Tax season is upon us! If you’ve settled a personal injury claim or lawsuit in the past year, you’re probably wondering whether Uncle Sam expects you to pay taxes on that money.
Here’s the short answer: In most cases, no.
Don’t stop reading yet, though. There are many factors that determine whether a settlement amount is taxable. We’ll walk you through the basics of settlement taxes, but it’s important to know that only a tax expert can answer specific questions for you. If your settlement was complex or included punitive damages, it’s best to consult a CPA or personally contact a lawyer.
Whether your settlement came from out-of-court negotiations or the verdict of a lawsuit, it’s all the same when it comes to taxes.
Generally, personal injury settlements are not taxable. Federal tax law specifically states that compensation for personal physical injuries or sickness will not be included in your gross income – the income you pay taxes on.
Typical personal injury settlements include compensation for things like medical bills, lost wages, pain and suffering, emotional distress, and loss of consortium. As long as you have a physical injury (and, let’s face it, it’s unlikely you’ll be getting a settlement for those things unless you were physically injured), you don’t have to pay taxes on that money.
Bottom Line: If you received a typical injury settlement for physical injuries, you don’t have to pay taxes on that amount.
Sometimes your settlement will include “non-economic damages” or compensation for “emotional injuries” – that would include emotional suffering or distress, PTSD, inability to enjoy your life normally, etc. Federal tax law states that as long as those injuries were linked to a physical injury, any compensation you receive for them is not subject to tax.
If, for example, you made a claim based on employment discrimination at work, or emotional distress from a car accident, but didn’t have the slightest physical injury, then your settlement or verdict would be taxable.
Bottom Line: Did your emotional distress stem from a physical injury? Then that compensation is tax-free, too.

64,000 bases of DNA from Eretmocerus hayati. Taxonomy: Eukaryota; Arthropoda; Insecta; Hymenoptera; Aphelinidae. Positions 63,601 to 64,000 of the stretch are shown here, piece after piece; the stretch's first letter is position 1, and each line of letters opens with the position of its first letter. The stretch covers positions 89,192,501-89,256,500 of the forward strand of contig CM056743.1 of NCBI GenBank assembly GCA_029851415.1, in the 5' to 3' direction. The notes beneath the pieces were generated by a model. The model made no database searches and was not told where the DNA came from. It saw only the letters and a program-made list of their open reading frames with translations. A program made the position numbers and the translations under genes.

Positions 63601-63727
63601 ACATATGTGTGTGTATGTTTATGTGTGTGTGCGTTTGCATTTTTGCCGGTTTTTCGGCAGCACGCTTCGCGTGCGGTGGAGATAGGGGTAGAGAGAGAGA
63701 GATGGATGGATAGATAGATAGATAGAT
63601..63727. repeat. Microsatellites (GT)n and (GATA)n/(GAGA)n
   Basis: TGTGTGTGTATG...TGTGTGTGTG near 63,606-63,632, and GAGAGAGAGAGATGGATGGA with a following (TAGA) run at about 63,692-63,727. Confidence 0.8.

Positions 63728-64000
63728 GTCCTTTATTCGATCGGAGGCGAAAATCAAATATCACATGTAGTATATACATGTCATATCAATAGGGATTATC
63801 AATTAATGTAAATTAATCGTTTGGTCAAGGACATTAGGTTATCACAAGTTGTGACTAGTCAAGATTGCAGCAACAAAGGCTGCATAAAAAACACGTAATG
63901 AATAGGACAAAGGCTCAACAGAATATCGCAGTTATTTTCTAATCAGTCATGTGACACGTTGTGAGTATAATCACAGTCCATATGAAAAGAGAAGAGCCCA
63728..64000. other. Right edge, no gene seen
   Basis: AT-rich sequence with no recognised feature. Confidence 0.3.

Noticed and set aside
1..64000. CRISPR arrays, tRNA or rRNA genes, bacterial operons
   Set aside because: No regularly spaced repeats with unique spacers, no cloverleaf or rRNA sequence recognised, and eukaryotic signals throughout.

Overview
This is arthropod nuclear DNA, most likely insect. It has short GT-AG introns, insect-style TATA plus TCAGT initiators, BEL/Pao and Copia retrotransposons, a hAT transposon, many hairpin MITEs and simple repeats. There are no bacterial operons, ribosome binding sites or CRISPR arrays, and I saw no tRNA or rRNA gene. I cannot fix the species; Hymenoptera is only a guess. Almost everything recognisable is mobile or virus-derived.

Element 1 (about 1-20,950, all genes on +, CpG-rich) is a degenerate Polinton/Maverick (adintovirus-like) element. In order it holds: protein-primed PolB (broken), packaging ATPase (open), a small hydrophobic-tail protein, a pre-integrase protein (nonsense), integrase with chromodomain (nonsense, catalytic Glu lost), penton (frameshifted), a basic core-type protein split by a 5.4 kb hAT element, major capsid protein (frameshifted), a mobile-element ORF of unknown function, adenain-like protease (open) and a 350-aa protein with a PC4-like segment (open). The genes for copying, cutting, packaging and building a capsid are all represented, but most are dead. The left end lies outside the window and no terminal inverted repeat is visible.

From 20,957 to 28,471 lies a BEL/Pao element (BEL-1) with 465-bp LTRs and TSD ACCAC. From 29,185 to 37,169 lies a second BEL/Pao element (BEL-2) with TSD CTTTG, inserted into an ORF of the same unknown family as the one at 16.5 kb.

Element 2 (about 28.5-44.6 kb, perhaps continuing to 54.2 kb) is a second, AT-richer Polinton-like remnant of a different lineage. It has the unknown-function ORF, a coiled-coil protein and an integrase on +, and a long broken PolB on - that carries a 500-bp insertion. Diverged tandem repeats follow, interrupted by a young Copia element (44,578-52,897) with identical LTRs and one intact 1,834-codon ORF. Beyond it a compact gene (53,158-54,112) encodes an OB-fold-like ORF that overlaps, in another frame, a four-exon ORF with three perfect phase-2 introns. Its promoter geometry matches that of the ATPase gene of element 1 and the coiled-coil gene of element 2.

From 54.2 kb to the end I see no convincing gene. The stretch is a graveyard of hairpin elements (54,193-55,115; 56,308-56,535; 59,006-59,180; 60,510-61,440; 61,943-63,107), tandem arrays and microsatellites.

Punitive Damages and other Exceptions
If you receive money for punitive damages, however, that money is always taxable. Punitive damages are awarded only when a defendant has acted “willfully or recklessly;” in other words, if the defendant intentionally caused damage to the plaintiff. This is separate from “compensatory damages” mentioned above that are meant to compensate you for injuries or lost wages. In personal injury cases involving car wrecks, it’s difficult to prove that a defendant acted willfully, so punitive damages are very rarely awarded in those cases.
If a court did award punitive damages, your lawyer would request that those be calculated separately from compensatory damages. You would then be responsible for paying taxes only on the money received for punitive damages.
Bottom Line: You probably didn’t receive punitive damages for your personal injury settlement, but you can consult your injury lawyer if you’re not sure.
Still not convinced? Take a look at this article on Settlements Taxability from the IRS for even more information; for a tax document, it’s surprisingly easy to read and understand!
If you are a former or current client at Taylor King Law and have questions about filing your taxes after receiving an injury settlement, please call our office at 1-800-CAR-WRECK (227-9732). Your lawyer will be happy to speak with you and answer any questions you may have.
Have you been injured in a car or motorcycle wreck in Arkansas? You may have legal rights to compensation. An experienced personal injury lawyer will stand up to the insurance companies and ensure that you get the settlement you deserve. Call Taylor King today to begin your FREE consultation or submit a contact form here on our website.